I watered it thoroughly and then started to put the soil I had dug out back on to of the turf. You can see both in this picture. I have to admit, it is starting to look a lot like a burial mound.  This is as far as I have got for now but intend to top it with home made compost and possibly pin some twigs the length of it down the sides to act as little shelves for the plants because I am worried that when it rains everything will just run down the sides.  Then I will plant into it.  The far side in this picture faces south-west so I will probably put lettuces this side and more sun-loving things the other side.  I am also presuming that it will be damper towards the bottom of each side and drier on the top so need to plant accordingly. More photos of this in the next post. I have to say that this has taken me days and in the meantime, I made two beds that are bigger than this my usual no-dig way in 2 hours this morning. Just cardboard and compost on top of the grass. And I didn’t get any blisters doing it!

What are you doing in the garden to keep busy?

March 5

A little bit of a harvest Monday 05/03/18

Oh we have had a cold time this last week. Snow and freezing rain and we are just not used to it. The whole country shut down and I had two snow days at home. Yes, it even reached us here on the south coast of the UK.

In 2010 we had a lot of snow and on Christmas day I went down to the allotment to harvest some veg for the meal of the year only to find that the weight on top of the polytunnel had meant that it had collapsed. I didn’t have crop bars going across for extra stability because who would have thought we would have that much snow down here! Anyway, I spent the next two or three years bent double in the polytunnel growing short vegetables whilst I saved up my pennies for a new one.  So, when it snowed, I went down and brushed it off the tunnel – several times a day! The best bit was the freezing rain as it coated the tunnel and made a wonderful sound when pushed off from inside. There’s a short video here of me doing that cracking ice-1ow8hpz.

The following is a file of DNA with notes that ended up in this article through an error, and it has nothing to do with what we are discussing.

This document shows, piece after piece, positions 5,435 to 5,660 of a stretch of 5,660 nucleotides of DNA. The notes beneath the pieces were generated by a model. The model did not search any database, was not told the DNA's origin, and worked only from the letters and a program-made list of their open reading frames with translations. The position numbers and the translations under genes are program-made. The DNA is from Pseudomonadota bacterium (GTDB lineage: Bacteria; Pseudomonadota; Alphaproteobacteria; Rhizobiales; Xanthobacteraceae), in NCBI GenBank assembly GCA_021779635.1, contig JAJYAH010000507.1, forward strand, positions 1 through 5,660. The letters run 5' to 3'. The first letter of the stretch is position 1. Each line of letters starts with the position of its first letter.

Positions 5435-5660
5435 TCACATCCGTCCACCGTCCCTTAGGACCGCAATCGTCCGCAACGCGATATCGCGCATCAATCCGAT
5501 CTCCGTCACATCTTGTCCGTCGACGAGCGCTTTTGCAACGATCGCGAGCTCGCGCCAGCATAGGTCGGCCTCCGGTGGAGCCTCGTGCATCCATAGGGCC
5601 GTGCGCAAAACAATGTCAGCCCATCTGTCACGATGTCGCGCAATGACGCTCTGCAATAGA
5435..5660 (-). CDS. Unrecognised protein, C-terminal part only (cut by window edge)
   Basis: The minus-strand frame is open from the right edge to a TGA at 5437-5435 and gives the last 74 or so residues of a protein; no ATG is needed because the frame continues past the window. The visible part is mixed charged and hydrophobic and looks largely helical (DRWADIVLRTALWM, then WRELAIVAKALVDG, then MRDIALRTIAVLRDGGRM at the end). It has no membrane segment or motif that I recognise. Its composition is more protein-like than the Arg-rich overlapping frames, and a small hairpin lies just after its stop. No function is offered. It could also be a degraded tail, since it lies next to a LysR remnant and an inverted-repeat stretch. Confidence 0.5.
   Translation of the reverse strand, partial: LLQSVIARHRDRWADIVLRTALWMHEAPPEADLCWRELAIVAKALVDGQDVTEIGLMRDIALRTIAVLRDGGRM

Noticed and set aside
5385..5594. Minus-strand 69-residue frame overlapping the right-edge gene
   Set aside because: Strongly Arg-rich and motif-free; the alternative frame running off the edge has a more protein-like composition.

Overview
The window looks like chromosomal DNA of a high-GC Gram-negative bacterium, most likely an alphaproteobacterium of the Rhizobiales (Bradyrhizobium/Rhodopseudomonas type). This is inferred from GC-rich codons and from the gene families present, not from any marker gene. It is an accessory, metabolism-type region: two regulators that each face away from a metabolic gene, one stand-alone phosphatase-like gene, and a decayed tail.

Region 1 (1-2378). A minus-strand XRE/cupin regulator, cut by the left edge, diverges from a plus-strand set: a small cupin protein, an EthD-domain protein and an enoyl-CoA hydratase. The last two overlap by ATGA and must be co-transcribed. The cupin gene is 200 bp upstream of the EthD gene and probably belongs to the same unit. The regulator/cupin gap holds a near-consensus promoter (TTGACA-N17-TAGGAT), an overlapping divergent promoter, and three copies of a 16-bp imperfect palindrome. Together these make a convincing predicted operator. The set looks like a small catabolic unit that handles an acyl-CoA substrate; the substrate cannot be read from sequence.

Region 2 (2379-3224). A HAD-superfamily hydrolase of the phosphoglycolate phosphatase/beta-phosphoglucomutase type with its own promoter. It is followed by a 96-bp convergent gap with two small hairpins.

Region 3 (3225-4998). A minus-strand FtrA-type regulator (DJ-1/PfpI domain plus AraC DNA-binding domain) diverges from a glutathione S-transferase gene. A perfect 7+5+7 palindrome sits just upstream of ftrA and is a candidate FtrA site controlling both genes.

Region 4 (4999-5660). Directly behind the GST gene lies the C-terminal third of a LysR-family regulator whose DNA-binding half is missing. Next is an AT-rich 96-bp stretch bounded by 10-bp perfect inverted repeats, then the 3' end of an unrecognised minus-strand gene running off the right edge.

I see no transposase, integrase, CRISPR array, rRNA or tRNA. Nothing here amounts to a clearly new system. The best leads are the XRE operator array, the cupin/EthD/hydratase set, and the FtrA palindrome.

I am still picking leeks and parsley and eating the squash we grew over the summer but do have one new vegetable that is just  coming in to its own and that is purple and white sprouting broccoli (no not stripey, two different plants). The white never seems as prolific as the purple and I do love sprouting broccoli. I have three plants of each but I am not sure that is enough.  The first harvest is always the best – I eat it like asparagus. Lightly steamed and dipped in mayonnaise. Yum.

I may not be harvesting much but the seed sowing has started. There are chillies and aubergines potted on in the propagator upstairs and tomatoes just sown in the propagator downstairs. I also have peas in the greenhouse but I am not sure whether the recent cold weather has seen them off or not. A week or two will tell.  I also sowed four types of beetroot: Boltardy, Bona, Boldor and Detroit 2. They too are in the unheated greenhouse but are quite hardy seeds.

How are your veg growing?